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The five dos and don'ts of writing a URS

When it comes to writing a user requirement specification, industry experts agree that there's usually room for improvement.

Providing suppliers with a well-written user requirement specification (URS) is essential for developing new machinery or packaging lines. A poorly written URS can result in miscommunication between the end user and the machine builder, which in turn can lead to time wasted rewriting documentation.

"The URS should define, clearly and precisely, what the user wants the equipment to do in terms of performance characteristics, product quality metrics, and production yields," says Dave Whittenton, business development manager at Rockwell Automation. "It should also define any nonfunctional requirements, constraints, and deliverables that need to be supplied with the system."

Whittenton and Pete Oberst, project engineering manager for Remmele, offer tips on how to improve the URS process:

• Interview all stakeholders. Who is going to use the equipment? Who is going to maintain the equipment? Who is going to be responsible for the product? Each of these people has an interest in how the equipment is operated. Their needs should be included in the URS.

• Work with the validation group to establish a validation plan. The time to plan for validation is at the beginning when you're writing the URS, rather than at the end when the equipment hits the floor. If you wait until the end, you're putting the cart before the horse. This can lead to a compromised plan or the need to retest or requalify equipment.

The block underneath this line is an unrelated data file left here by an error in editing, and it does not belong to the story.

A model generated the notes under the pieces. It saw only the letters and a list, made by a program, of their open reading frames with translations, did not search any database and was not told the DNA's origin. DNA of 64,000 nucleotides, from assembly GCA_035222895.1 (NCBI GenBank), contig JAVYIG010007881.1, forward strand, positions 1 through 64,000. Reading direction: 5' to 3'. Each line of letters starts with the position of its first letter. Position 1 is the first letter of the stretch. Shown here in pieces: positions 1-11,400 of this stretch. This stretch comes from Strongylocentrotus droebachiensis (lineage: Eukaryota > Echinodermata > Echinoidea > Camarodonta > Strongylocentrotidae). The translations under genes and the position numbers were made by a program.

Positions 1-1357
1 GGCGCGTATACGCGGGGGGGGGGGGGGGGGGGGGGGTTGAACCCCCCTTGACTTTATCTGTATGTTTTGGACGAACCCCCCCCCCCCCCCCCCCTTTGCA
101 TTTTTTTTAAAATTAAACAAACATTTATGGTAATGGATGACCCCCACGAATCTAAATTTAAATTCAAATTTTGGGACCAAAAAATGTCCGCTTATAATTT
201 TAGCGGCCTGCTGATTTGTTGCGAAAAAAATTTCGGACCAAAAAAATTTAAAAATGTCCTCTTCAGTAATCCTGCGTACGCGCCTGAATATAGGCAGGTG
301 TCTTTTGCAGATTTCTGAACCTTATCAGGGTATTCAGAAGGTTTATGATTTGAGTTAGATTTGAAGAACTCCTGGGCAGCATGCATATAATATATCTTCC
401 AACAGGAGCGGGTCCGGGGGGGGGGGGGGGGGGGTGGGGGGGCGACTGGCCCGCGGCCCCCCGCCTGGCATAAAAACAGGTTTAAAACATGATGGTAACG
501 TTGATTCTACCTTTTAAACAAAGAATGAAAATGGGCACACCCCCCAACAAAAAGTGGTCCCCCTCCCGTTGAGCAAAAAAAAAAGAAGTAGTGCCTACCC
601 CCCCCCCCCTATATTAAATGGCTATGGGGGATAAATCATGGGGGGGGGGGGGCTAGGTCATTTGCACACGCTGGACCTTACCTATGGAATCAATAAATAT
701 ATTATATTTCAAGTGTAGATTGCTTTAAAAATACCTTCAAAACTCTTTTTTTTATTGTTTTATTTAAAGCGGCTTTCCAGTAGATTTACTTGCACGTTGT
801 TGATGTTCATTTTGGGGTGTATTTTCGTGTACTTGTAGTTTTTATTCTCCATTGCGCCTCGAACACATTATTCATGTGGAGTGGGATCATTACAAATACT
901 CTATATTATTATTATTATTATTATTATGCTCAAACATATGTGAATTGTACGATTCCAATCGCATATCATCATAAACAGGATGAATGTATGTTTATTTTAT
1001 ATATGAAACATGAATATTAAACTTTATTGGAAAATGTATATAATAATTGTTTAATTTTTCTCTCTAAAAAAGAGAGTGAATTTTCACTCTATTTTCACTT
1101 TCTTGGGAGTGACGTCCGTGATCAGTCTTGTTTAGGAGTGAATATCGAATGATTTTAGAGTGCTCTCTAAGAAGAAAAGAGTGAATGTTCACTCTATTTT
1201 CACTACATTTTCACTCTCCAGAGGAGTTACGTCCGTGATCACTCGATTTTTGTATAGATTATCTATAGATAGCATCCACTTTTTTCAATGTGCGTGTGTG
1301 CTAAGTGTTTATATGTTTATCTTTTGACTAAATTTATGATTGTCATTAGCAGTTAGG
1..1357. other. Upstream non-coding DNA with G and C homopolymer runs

• Include a good overview. This section should describe the machine and what it's supposed to do. It should also include background information, such as similar machines and processes currently being used.

• Pay attention to word choice. Words like "shall" and "will" typically define requirements. Words like "may" and "ought" define goals that are desired but not necessarily required. Make sure your word choice clearly differentiates requirements from desired outcomes.

• Include supporting documentation. If a standard or other specification is referred to, it should be included as an attachment.

• Don't use time-based metrics. Today, performance metrics are almost always written as a time-dependent measurement. For example, "100 products per minute." This approach is too vague and does not take into account product yield and quality.

• Don't use broad, sweeping statements. For example, "must be 21 CFR Part 11 compliant." Be specific about the elements within the compliance. What part of 21 CFR Part 11 needs to be compliant? Which records do you need to comply with?

• Don't cover functional requirement specifications (FRS) in the URS. The overall intention of the URS is to describe what the equipment is supposed to do. How it performs is not a function of the URS.

• Don't place multiple requirements in a single section. This makes it hard to test and validate each independent requirement. Each requirement should be numbered and stand on its own.

• Don't duplicate requirements in multiple sections. You don't want the same requirements repeated in five different sections of the document. This causes unnecessary work. Rather, collect the requirements in a general section and test them once.

Need help preparing a URS?

Additional guidance may be found in the International Society for Pharmaceutical Engineering's (ISPE) Good Automated Manufacturing Practice (GAMP)Guide for Validation of Automated Systems. The JETT (Joint Equipment Transition Team) Consortium, a special interest group of ISPE, has developed documents and templates to help facilitate the URS process.

--By Kassandra Kania

Kassandra Kania is a freelance writer based in Charlotte, NC. She has covered healthcare packaging for several years, most recently as a trade publication editor.
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